South Australian artist Yoko Kajio explores her immediate environment with an intense childlike wonder that is both surprising and magical. For this Phase of Asian Traffic, Kajio constructed a multi-media environment in Gnidrocer – Nothing is Permanent (2004) in which viewers can immerse themselves and contemplate complex and ever-changing alternative realities to explore the space between representation and imagination.

Throughout her art practice, Shoufay Derz has sought to grapple with and to reflect some of the more fundamental questions in life. The result is photographic, video and installation-based work that explores issues of selfhood and the metaphysical within a contemporary context.

Collaborative Chinese artists Peng Yu + Sun Yuan are internationally renowned for their highly provocative and controversial installations. For Asian Traffic, the artists presented a thoughtful and ephemeral installation, Corner of Ice Mountain (2004), where a cubic metre block of dry ice was placed in the upstair gallery and allowed to melt, to delight and elude visitors by filling the gallery with a layer of mist, only to disappear completely by the next morning. Peng and Sun have described this work as being the corner of a mountain, inviting visitors to contemplate the true depth and breadth of contemporary Asian art being produced today.


Exhibition Documentation

Phase One

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Renee So, The Palace Walls are Strewn with Tapestries, 2004, installation view

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Shen Shaomin, Unknown Creature #12, 2003, animal bone, marble glue, salt. installation view

Phase Two

 

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Leung Mee Ping, Cherubic Island, 2004, napkins with drawing, wire, sensor, audio recording, installation view

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Jiang Jie, Baby, 2004, fibreglass sculpture, installation view

Phase 3

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Foreground: Ken Yonetani, Fumie – Tetrapods, 2004, mixed media installation, installation view. Background: Kijeong Song, Couples, 2004, C-type photographic print installation view.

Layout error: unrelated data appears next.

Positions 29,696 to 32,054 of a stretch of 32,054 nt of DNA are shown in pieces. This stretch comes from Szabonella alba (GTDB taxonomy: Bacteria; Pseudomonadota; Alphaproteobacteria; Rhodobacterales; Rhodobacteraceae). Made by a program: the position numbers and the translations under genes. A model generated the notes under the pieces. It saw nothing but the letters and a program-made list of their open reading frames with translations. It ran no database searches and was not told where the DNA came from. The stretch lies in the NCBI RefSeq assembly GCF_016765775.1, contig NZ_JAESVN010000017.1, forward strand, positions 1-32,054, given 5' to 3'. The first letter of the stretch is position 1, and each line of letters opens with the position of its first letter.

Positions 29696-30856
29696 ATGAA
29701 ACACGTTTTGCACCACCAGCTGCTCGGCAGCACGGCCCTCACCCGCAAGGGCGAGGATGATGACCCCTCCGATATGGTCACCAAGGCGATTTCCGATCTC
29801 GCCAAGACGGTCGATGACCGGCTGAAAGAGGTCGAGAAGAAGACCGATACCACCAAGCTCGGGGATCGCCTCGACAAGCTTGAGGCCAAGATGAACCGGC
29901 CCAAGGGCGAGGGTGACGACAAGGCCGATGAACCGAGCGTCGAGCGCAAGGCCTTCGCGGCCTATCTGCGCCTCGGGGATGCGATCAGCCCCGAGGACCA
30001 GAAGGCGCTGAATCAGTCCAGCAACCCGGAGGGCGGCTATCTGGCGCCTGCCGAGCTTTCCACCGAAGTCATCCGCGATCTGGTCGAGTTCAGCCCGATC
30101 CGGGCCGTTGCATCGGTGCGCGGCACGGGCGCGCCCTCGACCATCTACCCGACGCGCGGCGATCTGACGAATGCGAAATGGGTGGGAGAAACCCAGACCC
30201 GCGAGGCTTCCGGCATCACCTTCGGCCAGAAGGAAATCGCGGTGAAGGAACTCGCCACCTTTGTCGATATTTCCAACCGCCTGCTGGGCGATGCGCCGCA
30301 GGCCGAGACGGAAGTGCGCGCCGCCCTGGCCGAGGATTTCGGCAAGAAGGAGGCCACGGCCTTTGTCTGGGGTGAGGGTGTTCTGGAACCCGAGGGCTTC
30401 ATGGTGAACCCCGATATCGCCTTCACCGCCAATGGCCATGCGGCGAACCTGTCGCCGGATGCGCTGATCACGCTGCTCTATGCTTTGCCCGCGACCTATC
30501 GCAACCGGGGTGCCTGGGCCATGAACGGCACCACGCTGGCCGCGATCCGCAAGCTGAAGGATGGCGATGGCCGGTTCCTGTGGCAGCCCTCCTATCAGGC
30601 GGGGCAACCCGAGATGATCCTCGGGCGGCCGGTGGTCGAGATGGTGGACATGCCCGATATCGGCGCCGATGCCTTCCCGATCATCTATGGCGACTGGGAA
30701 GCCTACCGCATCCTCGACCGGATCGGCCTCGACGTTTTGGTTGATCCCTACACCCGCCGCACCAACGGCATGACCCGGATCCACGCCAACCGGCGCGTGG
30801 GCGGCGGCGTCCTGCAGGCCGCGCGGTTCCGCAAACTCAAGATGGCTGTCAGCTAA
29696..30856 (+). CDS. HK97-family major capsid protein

Phase 4

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Shilpa Gupta, Untitled, 2001, process based installation, video, 40 canvases, television, lights, carpet, installation view

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Katherine Huang, Milk, 2004, Pixel blocks and plastic tapestry on orange mesh, installation view

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David Clarke, Photo Diary: 31 Dec 1994 – 1 Jan 2000, 2004, installation view

Phase 5

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Owen Leong, Second Skin, 2004, installation view

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Koky Saly, Look The Other Way, 2004, Lambda print, installation view

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Keith Wong, A-Z, 2004, balsa wood construction, installation view

George Poonkhin Khut, Drawing Breath v.1, 2004, interactive sound and video installation, installation view

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Song Dong, Floating City, 2004, 4-channel digital video installation, installation view
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Suzann Vicrtor, All I Know, 2004, human and artificial hair on felt, installation view

Phase 6

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Shoufay Derz, Dreamboat, 2003, plywood, 90 x 110 x 315cm, installation view

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Sangeeta Sandrasegar, I’m Half Sick of Shadows, 2004, paper cut-out panels, glitter, glass beads, installation view. Courtesy the artist and Mori Gallery, Sydney.

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Michael Shaowanasai, Redguard, 2004, C-type photograph, installation view

Calligraphy As Resource: Chinese Modern Calligraphic Art In Contemporary Context

January – February 2004

Curator: Yang Yingshi

Artists: Cai Menxia, Ge Gan, Bu Lieping, Qui Zhenzhong, Qui Zhijie, Shao Yan, Wang Dongling, Wang Nanming, Wei Ligang, Yan Binghui, Zeng Laide, Zhang Dawo, Zhang Qiang and Zhu Quingsheng.

To celebrate the festivities of the Chinese New Year, Gallery 4a is presenting a highly anticipated exhibition on the art of calligraphy. It will include the work of fourteen artists that have travelled all the way from China to hold performances and workshops for the general public, as well as exhibit their new school of calligraphy work.

Modern calligraphy reveals the unique encounter between modernity and tradition and how it merges together in a range of styles and media’s. Many artists are finding new inspiration from traditional Chinese calligraphy for their artwork, as well as showing influence of abstract expressionism. From this, they continue to enhance the modernisation an internalisation of this new art movement. Some of these artists have also been exploring links between Chinese artists practicing modern calligraphy while in Australia.

The artists presented in this exhibition were all born and raised in China. Many of them were among the first to be exhibited using modern calligraphy in 1985, and have since continued on to exhibitions abroad.